Iran has announced it will allow Russia, China, the European Union and others to view its nuclear sites, but appears to have snubbed the United States, Britain, France and Germany, which most oppose its nuclear program.
This heavy-water production plant is under suspicion
Iran has invited envoys of world powers and European Union states to visit its nuclear facilities ahead of talks in Istanbul on its controversial atomic program.
"The representatives of some European Union countries, NAM (Non-Aligned Movement), and some representatives of the five-plus-one (six world powers) have been invited to visit our nuclear sites," foreign ministry spokesman Ramin Mehmanparast told reporters on Tuesday.
But it seems that not everyone has yet received an invite.
"We haven't yet received an invitation," a spokesperson for the German Foreign Ministry, which is part of the five-plus-one group of UN members with the veto powers, told the AFP news agency.
Asked specifically whether a US representative would be invited, Mehmanparast replied: "The list of the countries invited for the visit will be unveiled when it is finalized."
A slight on the States
Mehmanparast says the visit is a gesture of goodwill
A report by the New York Times on Tuesday suggested America had been snubbed.
Washington has been spearheading a campaign of sanctions against Iran over its nuclear program, which world powers suspect is masking a drive for atomic weapons.
It has also not ruled out a military strike to stop the growing nuclear program under Iran's hard-line President Mahmoud Ahmadinejad, and Tehran has been slapped with four sets of UN sanctions.
China, a close ally and economic partner of Iran, confirmed it was among the invitees to visit the atomic sites.
"China has received the invitation from the Iran side and will maintain communication with Iran on this," Chinese Foreign Ministry spokesman Hong Lei said, without giving details.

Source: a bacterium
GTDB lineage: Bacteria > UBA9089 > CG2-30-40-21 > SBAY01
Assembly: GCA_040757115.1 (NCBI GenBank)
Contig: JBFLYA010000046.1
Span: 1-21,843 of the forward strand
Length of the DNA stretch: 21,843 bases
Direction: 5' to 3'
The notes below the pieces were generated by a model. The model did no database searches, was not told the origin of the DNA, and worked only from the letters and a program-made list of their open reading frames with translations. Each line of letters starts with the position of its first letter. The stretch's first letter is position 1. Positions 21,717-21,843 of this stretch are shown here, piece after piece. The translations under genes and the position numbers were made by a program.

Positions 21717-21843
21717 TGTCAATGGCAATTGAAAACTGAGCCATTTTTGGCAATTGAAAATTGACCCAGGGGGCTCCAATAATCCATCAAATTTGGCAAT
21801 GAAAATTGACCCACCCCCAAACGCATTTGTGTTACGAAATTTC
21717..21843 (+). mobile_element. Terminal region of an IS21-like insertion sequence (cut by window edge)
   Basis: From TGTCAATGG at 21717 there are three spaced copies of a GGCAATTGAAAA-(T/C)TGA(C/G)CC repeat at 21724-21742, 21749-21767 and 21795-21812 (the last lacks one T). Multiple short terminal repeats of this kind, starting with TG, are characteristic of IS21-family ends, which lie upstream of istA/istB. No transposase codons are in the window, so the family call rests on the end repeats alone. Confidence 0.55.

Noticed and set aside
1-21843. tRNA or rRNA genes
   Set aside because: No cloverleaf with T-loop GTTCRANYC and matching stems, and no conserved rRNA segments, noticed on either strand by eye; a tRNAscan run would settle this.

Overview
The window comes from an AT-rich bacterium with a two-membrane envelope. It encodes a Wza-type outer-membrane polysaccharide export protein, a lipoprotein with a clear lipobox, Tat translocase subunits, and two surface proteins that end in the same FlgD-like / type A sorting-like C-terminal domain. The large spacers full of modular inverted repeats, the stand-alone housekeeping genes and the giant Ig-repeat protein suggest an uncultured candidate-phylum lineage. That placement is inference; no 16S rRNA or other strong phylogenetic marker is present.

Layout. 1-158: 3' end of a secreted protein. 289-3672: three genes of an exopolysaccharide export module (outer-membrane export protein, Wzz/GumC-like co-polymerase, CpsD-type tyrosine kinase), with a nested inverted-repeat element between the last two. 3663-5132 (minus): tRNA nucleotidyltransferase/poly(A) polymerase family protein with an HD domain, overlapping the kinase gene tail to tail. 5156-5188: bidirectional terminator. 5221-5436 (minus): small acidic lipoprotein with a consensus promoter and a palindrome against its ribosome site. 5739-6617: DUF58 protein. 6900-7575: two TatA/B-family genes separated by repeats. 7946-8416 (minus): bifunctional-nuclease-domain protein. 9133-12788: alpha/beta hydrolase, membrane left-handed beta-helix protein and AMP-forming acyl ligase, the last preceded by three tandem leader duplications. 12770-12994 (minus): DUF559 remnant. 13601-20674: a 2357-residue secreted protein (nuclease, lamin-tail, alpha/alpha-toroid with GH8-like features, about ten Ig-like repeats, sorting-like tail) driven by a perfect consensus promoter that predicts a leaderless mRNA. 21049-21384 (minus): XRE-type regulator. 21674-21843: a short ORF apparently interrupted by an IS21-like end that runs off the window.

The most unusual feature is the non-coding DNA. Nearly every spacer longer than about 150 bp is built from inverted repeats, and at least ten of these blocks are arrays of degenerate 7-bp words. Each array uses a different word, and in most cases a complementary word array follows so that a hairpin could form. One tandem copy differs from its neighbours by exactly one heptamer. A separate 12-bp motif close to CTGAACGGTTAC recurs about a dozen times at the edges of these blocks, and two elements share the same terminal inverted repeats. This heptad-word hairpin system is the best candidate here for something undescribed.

He added that all sides should take a "flexible, practical attitude" towards resolving the Iran nuclear issue.
Mehmanparast said the invitation was part of the Islamic republic's attempt to demonstrate "cooperation with the IAEA (International Atomic Energy Agency)."
The Natanz enrichment site is viewed with suspicion by the west
A gesture of goodwill
"The visit to our nuclear sites once more shows the goodwill of our country and the peaceful and cooperative nature of our [nuclear] activities," Mehmanparast said.
"I think it definitely suggests that [caretaker Foreign Minister Ali Akbar] Salehi is trying to make his mark and to improve PR, but I am not sure it will do much more than that," said Ali Ansari, an Iranian expert at St Andrews University in Scotland. "However, it is a move away from all the confrontational rhetoric."
Visitors have been invited to Iran's enrichment site at Natanz and the Arak heavy water reactor. The two sites are at the heart of Iran's nuclear dispute with the West.
Such visits to Iran's atomic facilities are rare and the last trip which Tehran arranged for members of the IAEA, the UN nuclear watchdog, dates back to February 2007.
The proposed new visit to nuclear facilities, Mehmanparast said, "will take place before the Istanbul meeting," for which a final date has yet to be determined.
Iran and the six powers - Britain, China, France, Russia, the United States and Germany - are to meet for another round of talks on Tehran's atomic program in January.
The previous round of talks, which took place after a hiatus of 14 months, was held in Geneva on December 6 and 7.
The talks are aimed at ascertaining whether Iran is seeking nuclear weapons or is indeed looking only to meet the energy needs of its growing population, as it insists.
Author: Natalia Dannenberg (dpa, AP, Reuters)
Editor: Rob Turner